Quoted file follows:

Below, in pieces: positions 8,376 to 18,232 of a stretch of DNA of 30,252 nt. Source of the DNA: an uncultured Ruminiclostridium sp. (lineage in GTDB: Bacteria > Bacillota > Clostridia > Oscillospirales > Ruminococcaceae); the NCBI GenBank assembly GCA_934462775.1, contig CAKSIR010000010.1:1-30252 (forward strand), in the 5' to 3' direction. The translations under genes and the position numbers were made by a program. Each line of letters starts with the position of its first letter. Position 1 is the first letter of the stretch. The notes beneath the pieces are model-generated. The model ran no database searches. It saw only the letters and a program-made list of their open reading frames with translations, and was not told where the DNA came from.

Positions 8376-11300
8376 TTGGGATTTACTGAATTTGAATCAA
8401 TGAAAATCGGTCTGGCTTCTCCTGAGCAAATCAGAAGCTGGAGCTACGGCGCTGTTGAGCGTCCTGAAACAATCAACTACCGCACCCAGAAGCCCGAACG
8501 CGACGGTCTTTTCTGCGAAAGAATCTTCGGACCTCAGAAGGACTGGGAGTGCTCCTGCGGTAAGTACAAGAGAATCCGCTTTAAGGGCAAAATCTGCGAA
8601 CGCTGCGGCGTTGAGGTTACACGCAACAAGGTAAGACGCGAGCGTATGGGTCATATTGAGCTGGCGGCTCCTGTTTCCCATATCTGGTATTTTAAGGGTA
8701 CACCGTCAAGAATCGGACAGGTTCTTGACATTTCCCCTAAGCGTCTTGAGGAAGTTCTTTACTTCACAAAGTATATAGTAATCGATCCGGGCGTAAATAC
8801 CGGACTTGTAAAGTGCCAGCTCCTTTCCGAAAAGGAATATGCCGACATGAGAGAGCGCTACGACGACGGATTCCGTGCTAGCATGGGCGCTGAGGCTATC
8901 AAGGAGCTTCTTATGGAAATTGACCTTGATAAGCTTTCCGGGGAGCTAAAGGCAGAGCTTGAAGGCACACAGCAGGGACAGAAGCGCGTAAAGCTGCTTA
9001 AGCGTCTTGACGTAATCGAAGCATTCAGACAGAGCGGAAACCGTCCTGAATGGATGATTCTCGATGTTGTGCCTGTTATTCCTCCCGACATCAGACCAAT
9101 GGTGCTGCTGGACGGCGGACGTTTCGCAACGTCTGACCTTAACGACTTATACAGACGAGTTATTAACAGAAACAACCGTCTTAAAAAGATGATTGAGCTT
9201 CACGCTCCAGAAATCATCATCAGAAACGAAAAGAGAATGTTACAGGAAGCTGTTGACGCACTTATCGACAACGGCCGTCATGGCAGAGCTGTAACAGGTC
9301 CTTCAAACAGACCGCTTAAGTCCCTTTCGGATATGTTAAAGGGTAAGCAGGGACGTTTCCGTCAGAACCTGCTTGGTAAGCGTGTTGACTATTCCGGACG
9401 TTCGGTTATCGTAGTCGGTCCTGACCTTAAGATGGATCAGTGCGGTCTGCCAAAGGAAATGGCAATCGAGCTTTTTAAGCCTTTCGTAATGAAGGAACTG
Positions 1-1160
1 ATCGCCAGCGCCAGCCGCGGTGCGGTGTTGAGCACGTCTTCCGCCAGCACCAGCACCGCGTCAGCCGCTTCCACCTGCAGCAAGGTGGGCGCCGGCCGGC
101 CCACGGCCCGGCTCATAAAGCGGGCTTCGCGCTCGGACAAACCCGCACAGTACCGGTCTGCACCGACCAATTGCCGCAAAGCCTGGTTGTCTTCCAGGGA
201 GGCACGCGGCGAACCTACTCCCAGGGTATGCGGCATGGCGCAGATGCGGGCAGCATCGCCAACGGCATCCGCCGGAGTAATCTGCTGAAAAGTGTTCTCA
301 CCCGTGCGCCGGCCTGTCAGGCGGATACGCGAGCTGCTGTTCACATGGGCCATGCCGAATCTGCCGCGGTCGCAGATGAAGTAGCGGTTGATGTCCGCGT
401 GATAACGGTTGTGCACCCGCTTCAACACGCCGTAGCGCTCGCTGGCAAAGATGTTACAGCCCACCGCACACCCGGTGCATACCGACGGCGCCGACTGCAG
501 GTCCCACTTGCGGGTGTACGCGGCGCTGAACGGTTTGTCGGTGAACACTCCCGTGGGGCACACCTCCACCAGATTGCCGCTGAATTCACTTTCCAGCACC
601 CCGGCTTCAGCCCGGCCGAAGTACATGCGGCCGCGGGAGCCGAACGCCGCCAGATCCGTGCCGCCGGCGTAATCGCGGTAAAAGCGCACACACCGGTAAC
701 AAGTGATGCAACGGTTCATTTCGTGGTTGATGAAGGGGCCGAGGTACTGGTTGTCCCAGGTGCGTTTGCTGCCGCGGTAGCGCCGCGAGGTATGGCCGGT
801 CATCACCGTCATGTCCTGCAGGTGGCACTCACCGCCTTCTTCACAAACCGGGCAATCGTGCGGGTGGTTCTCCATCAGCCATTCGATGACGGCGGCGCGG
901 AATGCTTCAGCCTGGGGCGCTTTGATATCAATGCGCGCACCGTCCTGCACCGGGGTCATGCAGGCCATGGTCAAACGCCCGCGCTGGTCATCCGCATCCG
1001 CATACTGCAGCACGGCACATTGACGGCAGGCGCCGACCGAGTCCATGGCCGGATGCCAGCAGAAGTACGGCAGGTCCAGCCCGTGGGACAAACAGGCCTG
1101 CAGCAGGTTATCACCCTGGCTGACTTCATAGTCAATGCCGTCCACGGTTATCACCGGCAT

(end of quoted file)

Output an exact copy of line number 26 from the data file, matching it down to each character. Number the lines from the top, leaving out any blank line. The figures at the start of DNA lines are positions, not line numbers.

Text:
1001 CATACTGCAGCACGGCACATTGACGGCAGGCGCCGACCGAGTCCATGGCCGGATGCCAGCAGAAGTACGGCAGGTCCAGCCCGTGGGACAAACAGGCCTG